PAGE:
The “Emergent Church” (Part IV)
December 5, 2005 2 Comments
While I have only recently started looking into the “Emergent Church” I have already seen enough to cause real concern. However, it is my intention to learn more. I plan to read D.A. Carson’s book, “Becoming Conversant with the Emerging Church.” (You can read a review of it here.) In the meantime I would recommend reading Carson’s summary of the movement, “The Emerging Church,” in Modern Reformation magazine.
I will admit that I have already formed some opinions that, barring any new and contradictory evidence, will remain firm. The more I study the beliefs of the “Emergent Church” the more I am convinced it is, at best, inconsistent with biblical Christianity or, at worst, an emerging cult. Just because members of a religious group claim to be followers of Jesus does not mean they are Christians. Mormons and Jehovah’s Witnesses both claim to be Christians but their belief systems are quite at odds with biblical Christianity.
In a similar way I see dangerous trends among the “Emergent Church.” Like cults they give Scripture a backseat to other means of enlightenment. They reject the inerrancy of Scripture and accuse Christians who disagree of “worshipping the Bible.” Apparently the Bible is a nice little “aid” to the Christian faith but it is not absolutely necessary because faith predates “the Book.” They seem unconcerned that this belief is contrary to the notion that “…faith comes by hearing, and hearing by the Word of God,” as Paul put it in Romans 10:17.
Some Emergent Churches (not all) have embraced elements of paganism and have incorporated it into their worship. This has led to a wide variety of worship practices that are questionable. They have participated in “space” worship, “kiss” worship, “multi-sensory” worship and something they call the “Judas Ceremony.”
My personal opinion of the “Emergent Church” is that it contains some very good elements and some very bad elements. Among it’s good points are that it’s followers desire a more authentic faith. They want to be among a people who live what they believe. This is a lesson I hope the Christian church will embrace. There are too many people just content to warm a pew on Sunday morning and then forget they are Christians the rest of the week.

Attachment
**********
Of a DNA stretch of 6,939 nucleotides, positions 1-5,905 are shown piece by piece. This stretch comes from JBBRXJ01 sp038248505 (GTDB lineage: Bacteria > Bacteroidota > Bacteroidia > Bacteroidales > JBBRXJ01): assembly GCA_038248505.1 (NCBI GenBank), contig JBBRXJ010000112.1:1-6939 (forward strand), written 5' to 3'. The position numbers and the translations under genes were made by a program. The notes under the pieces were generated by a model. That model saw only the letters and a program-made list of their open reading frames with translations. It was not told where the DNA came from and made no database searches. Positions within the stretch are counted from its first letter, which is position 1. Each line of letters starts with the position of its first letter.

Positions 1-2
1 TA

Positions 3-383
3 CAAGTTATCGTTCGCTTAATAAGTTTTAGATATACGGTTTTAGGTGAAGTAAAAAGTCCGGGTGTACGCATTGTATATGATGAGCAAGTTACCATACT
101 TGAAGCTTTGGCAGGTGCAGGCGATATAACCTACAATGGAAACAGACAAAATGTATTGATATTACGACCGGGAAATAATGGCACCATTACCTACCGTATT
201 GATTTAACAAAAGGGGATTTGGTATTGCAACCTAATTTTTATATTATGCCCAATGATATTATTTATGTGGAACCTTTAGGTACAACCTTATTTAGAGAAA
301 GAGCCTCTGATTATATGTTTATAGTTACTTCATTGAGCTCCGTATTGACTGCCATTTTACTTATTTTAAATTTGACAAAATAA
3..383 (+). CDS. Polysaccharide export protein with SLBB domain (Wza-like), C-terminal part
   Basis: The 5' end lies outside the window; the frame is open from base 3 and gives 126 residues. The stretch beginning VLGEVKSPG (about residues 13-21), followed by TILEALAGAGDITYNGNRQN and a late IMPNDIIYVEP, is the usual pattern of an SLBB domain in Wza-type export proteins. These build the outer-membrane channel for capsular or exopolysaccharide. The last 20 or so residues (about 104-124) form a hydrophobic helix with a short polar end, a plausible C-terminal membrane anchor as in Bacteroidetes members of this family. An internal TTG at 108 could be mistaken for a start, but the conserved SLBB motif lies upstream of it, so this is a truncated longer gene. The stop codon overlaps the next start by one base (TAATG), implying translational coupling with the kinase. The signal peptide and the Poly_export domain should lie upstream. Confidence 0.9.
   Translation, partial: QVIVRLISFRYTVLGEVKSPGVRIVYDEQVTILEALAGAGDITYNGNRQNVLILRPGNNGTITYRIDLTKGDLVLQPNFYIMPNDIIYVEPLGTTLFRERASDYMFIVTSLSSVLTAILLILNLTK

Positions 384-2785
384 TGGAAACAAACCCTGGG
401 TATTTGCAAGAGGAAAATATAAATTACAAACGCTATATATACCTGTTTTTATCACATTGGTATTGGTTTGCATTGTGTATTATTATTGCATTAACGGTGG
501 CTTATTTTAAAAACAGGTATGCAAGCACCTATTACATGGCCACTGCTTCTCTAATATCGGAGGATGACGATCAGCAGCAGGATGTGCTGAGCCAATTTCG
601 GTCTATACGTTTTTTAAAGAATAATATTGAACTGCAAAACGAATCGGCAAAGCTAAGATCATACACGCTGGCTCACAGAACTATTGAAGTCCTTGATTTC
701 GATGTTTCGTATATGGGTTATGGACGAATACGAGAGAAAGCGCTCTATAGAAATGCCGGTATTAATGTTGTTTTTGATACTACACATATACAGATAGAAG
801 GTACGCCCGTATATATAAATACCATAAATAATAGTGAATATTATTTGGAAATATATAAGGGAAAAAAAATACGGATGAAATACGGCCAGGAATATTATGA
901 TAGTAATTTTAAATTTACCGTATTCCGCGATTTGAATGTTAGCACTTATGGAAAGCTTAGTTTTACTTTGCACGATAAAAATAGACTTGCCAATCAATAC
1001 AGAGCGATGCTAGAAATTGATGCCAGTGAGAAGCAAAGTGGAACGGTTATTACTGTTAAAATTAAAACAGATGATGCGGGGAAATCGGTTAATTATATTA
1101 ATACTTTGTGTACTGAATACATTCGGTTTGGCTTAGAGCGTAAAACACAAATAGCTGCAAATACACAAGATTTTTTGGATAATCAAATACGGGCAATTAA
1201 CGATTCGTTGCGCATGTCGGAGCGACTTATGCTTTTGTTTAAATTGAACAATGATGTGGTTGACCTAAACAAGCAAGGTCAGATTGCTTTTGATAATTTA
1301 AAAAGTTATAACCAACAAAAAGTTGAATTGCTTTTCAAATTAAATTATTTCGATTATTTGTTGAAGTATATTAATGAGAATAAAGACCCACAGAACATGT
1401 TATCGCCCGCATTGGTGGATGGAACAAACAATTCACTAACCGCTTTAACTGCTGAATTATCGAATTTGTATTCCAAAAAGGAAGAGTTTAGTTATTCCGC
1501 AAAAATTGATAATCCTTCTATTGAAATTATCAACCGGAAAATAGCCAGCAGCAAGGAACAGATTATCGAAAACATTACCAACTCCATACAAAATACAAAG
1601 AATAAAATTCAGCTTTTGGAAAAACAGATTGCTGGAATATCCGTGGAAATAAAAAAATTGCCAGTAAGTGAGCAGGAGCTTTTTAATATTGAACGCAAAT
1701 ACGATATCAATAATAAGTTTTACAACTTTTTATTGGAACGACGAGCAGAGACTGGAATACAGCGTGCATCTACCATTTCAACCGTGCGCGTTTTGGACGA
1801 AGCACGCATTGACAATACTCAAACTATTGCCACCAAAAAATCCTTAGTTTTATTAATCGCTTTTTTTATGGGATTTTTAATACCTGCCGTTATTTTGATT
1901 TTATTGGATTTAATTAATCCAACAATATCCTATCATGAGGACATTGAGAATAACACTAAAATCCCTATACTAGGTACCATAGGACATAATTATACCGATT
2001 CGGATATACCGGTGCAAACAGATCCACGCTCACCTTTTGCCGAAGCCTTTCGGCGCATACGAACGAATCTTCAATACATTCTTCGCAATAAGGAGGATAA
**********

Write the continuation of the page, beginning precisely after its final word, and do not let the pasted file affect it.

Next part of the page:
The emergers also teach the importance of connecting with the historical context of the church. Knowing the historical and cultural background of the Bible is critical in understanding it. It is also important for us to know when and why certain doctrines were articulated. All of this would help Christians better understand what we believe and why we believe it.
These are the two primary lessons the Church can learn from the emergers. Unfortunately in their desire for what Rob Bell has called “disorganizing the church” they have rejected the biblical, doctrinal foundations of Christianity (in ways I’ve outlined in this series). I will agree that Christianity is more than proper doctrine. However, proper doctrine is an ESSENTIAL foundation on which to build one’s faith. This is what Dr. David Alan Black referenced when he said, in his assessment of the Emergent Church on his website blog, that we need to have both orthodoxy and orthopraxy.
My hope is that Christians will be able to recognize the good things about this movement as lessons we should apply and the bad things as something we should reject outright as something other than biblical Christianity. My fear is that too many churches, when introduced to the Emergent Church, will go one of two ways. They will either see the good on the surface and embrace all of the emergent movement (including the bad) or they will recognize the bad and reject everything (even those things that would be beneficial).
May God grant us the discernment necessary to effectively defend biblical Christianity against the false teachings of the Emergent Church and yet recognize and learn the lessons we should embrace.
To learn more about the Emergent Church visit the following websites: